I often find that I am far too pragmatic. Case in point: the Foo Fighters were in town in September of last year. Andrea asked me if I wanted to go. Hell yes I did. But I went into cost-cutting mode and decided that we could do better things with our money than spend it on a concert -- even though I already know that buying experiences is much better than buying stuff. Now and then, I need to tell my pragmatic self to shove it.
I have plenty of projects -- things for Babbage Technologies, for work, things around the house, books to read -- but I don't really have many fun projects. Today, I decided to start a project that will cost me money and provide little practical benefit, but it will be a fun journey.
A few weeks ago, I had a conversation with Aaron and Elissa about the (imminent) zombie apocalypse -- where to go, what (and who) to bring with you, how to survive. After much discussion, I realized that I am grossly under-prepared. Today, I took the first step to remedy this grievous error: I bought 10 feet of refrigerator hose.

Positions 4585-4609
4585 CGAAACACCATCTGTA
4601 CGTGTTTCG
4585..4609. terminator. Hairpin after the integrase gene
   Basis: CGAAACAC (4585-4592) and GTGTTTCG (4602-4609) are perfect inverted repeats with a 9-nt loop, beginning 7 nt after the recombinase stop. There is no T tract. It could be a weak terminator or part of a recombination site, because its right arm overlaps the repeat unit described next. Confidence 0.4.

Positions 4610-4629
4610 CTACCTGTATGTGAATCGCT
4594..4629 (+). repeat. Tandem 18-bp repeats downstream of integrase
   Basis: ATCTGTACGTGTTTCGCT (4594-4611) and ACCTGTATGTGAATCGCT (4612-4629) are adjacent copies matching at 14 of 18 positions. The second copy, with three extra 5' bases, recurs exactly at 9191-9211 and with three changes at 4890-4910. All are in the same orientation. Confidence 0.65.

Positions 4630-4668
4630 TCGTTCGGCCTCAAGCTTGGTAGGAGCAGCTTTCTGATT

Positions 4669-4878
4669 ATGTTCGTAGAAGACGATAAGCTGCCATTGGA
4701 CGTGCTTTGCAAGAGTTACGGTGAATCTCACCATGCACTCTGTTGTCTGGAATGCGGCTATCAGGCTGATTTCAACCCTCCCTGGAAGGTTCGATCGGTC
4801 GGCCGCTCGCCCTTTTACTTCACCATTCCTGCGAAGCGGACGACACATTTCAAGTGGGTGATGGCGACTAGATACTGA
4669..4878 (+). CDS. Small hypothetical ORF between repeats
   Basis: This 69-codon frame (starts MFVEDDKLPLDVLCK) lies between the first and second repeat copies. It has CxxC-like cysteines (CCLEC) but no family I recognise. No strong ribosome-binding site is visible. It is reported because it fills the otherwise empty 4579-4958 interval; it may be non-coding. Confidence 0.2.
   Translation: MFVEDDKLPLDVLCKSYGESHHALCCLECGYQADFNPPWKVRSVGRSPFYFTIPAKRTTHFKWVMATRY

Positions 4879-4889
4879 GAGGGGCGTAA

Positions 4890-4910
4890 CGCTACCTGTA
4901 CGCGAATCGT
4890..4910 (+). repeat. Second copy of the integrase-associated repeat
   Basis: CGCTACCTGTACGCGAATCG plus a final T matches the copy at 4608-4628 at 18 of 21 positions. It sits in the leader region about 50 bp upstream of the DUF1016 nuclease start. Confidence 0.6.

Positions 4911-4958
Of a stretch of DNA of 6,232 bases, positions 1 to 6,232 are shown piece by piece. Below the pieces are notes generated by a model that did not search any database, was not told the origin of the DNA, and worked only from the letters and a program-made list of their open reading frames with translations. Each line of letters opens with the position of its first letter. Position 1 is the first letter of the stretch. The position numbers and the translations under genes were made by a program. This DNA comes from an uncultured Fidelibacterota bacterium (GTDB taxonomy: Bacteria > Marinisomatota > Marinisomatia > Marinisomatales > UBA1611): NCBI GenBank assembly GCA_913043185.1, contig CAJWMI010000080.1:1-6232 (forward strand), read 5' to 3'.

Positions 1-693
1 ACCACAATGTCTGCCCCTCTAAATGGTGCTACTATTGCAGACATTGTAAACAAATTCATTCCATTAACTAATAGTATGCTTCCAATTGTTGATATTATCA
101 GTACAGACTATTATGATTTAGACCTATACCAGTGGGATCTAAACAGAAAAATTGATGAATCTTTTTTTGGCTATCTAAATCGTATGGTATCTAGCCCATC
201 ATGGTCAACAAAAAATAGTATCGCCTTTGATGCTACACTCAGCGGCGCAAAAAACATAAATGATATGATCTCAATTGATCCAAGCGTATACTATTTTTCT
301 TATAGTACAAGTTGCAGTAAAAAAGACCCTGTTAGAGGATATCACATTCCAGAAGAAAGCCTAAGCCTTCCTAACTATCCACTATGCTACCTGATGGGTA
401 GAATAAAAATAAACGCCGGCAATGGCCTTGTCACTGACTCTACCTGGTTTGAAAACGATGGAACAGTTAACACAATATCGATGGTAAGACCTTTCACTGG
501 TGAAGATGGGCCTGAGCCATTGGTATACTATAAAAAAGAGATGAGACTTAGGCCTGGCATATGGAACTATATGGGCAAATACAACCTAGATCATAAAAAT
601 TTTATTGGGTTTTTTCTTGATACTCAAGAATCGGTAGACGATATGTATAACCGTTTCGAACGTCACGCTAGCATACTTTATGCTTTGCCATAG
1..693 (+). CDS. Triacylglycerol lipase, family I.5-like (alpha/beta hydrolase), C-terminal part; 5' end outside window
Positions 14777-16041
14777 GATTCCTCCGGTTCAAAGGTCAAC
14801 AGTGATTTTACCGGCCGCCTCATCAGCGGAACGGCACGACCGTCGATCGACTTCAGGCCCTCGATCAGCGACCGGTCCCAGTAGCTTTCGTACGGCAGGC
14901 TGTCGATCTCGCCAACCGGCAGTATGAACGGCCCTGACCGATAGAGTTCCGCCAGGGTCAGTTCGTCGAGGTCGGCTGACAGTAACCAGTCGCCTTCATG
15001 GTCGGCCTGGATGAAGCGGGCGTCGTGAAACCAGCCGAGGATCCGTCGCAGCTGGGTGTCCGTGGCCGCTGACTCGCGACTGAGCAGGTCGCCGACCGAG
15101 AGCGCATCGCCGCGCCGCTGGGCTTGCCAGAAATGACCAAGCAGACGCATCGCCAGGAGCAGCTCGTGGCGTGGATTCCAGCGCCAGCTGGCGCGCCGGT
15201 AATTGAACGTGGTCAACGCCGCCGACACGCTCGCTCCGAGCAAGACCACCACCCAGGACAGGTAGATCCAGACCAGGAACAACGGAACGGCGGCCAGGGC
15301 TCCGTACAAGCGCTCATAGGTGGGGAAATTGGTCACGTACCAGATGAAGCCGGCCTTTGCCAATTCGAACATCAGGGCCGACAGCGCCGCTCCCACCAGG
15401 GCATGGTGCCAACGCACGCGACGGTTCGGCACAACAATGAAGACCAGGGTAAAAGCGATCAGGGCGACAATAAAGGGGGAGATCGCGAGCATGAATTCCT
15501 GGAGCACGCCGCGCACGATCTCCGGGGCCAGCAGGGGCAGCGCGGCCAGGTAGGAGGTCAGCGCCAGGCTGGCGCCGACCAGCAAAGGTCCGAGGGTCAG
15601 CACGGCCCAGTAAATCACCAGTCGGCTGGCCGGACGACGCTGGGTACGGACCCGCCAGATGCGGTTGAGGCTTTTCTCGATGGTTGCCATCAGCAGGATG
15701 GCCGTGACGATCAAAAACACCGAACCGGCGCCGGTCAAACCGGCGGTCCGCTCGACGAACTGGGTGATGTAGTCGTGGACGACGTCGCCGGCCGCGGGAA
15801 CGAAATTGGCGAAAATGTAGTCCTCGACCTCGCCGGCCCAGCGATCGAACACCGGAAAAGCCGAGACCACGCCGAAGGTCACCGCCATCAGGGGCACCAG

|Best $1.83 ever spent on a zombie preparedness pack.|
After electricity goes, distribution networks for fuels are going to be the next to go. Think you'll be able to pop by the gas station with your SUV on your way to a big box store once the virus has been loosed on an unsuspecting populace? Think again. Gas stations will be raided and fuel hoarded before nearly anything else. Your best bet to get gasoline (should you need it)? Siphon it from an abandoned or partially destroyed car.
So you guessed it: I'm building myself a zombie apocalypse preparedness backpack. This backpack is intended to be used to survive for as long as reasonably possible when the outbreak occurs. Some guiding principles are as follows.
- Nothing should rely upon the electric grid or fossil fuels.
- Very few consumables should be used, as survival is required for an indeterminate length of time.
- The pack is self-contained and lightweight. You should be able to grab it and run at the first sign of Zed.
- Items in the pack, therefore, should themselves be lightweight, reusable, and do double or triple duty when possible. Heavier, bulkier items may be used in place of less durable items, however. (See #2.)
In the meantime, Preparedness 101: Zombie Pandemic, courtesy of the US CDC.